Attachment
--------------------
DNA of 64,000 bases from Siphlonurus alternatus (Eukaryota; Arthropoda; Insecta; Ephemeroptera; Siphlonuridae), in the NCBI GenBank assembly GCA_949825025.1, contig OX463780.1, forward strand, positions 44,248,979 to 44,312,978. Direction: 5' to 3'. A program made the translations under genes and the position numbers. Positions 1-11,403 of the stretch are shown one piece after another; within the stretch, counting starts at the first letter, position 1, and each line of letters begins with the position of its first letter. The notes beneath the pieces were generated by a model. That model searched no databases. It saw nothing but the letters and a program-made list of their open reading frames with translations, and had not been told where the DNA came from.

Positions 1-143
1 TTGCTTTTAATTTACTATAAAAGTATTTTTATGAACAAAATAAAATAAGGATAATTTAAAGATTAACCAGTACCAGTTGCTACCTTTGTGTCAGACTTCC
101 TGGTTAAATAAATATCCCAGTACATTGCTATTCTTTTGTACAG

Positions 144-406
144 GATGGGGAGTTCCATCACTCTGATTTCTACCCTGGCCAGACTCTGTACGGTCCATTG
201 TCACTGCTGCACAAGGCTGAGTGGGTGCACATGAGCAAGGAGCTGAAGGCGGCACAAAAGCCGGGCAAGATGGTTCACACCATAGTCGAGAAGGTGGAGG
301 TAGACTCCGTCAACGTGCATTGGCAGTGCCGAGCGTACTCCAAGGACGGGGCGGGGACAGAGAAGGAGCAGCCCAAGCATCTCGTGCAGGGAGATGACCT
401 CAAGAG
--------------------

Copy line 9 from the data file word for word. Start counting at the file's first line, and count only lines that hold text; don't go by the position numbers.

401 CAAGAG